The sign does say it all.  During these years, it was the US MAAG in Taiwan and not the individual branches.  

Lot's of military scattered around the area.  Who knew exactly how to get to the MAAG Beach, well, there were signs.  After a few too many at the club, lots of folks headed to the beach club to continue the party!

The traveling puppet show has set-up along the road























Parents and many children awaiting the start of the puppet show.  Entertainment back in the day was scarce and the puppet show and opera would set-up their stages along the roads of Tainan, inviting everyone to come-out for a time of laughter and excitement.  Wonderful!

Something I noticed in the photo was the shave ice machine on the right side of the photo.  You can see a block of ice and a shave machine.  Most of the children had no shoes. There's a small boy with his hands around the pole, keeping an eye on the shave ice machine, dreaming of having a small bowl of ice in his hands.  Another boy siting on the ground next to the pole, he does not look very happy, he knows his chances of getting a bowl of ice are not good.  Not much money for things other than essentials in these days.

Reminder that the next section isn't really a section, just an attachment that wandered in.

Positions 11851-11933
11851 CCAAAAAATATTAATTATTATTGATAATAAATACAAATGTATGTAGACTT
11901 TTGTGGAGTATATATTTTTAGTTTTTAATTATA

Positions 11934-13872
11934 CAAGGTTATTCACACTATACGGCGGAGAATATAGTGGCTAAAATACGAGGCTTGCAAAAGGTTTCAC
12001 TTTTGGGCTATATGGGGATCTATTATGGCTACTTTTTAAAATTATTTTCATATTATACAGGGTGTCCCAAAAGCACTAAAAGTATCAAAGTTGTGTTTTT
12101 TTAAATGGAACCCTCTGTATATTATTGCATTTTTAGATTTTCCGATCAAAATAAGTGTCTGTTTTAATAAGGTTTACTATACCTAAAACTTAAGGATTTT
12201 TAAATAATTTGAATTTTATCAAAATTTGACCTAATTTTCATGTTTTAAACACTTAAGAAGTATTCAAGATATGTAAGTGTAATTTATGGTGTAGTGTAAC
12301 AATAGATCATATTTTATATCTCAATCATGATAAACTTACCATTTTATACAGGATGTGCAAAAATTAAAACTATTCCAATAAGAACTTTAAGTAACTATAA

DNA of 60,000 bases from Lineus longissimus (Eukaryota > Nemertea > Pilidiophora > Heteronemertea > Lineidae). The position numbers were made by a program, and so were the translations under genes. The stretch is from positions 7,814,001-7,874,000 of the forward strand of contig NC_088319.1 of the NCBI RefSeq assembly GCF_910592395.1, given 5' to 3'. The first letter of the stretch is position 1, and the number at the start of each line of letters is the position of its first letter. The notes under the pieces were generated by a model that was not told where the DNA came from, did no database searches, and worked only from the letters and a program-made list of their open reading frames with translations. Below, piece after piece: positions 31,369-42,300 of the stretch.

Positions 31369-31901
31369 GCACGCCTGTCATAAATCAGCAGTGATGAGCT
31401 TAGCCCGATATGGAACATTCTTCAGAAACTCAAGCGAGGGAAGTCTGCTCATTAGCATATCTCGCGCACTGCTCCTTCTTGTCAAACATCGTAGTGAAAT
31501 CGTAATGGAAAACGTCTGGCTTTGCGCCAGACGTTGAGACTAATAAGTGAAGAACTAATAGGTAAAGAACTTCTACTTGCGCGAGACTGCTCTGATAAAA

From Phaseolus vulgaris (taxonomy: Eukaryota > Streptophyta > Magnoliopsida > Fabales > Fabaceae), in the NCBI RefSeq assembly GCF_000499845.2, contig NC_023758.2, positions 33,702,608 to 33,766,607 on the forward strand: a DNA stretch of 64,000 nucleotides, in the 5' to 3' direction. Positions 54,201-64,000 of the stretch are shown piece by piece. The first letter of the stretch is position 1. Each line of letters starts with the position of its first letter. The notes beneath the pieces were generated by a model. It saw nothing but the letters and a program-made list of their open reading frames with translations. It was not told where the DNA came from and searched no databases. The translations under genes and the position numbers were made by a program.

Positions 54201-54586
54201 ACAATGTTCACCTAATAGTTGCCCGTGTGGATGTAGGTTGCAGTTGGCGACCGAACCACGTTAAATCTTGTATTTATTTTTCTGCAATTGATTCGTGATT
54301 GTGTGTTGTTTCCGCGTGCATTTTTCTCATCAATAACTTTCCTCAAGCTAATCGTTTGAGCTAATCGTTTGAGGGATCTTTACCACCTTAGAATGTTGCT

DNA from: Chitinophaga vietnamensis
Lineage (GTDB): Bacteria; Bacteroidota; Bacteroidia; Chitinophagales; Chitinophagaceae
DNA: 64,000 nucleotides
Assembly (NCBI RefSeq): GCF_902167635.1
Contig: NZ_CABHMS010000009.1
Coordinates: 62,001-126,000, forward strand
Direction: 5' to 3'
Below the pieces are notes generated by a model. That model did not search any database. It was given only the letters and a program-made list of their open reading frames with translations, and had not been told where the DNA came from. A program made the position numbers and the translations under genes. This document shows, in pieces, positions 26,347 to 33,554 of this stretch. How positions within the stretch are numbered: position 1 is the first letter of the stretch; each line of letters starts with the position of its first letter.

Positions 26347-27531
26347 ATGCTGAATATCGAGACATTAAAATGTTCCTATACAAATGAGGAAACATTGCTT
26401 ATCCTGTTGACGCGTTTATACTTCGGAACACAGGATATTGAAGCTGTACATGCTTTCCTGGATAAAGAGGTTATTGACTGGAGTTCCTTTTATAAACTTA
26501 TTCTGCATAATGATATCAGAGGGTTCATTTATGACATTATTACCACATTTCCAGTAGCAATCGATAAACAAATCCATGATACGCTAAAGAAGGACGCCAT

The next 3 photographs were taken high above the harbor in Kaohsiung.

The area where Tom took these photos was a radar site. Only military were allowed on this hill.  These and other photos taken by US military folks are helping fill the void of civilian photographs during this period.

These harbor photos contained loads of embedded dust on the original slides.  When the slides were scanned into digital photographs, they carried the dust along as black and white dots and embellishments in the digital photos. I spent may hours trying to clean these photos, unfortunately, I was not as successful as I had hoped.

Be sure to open these and all of the photos in this story as they fill your screen.  Quite a look at the harbor and this area of Kaohsiung.

Beautiful Kaohsiung Harbor 1956-1958
   
 The harbor entrance

Longer view looking south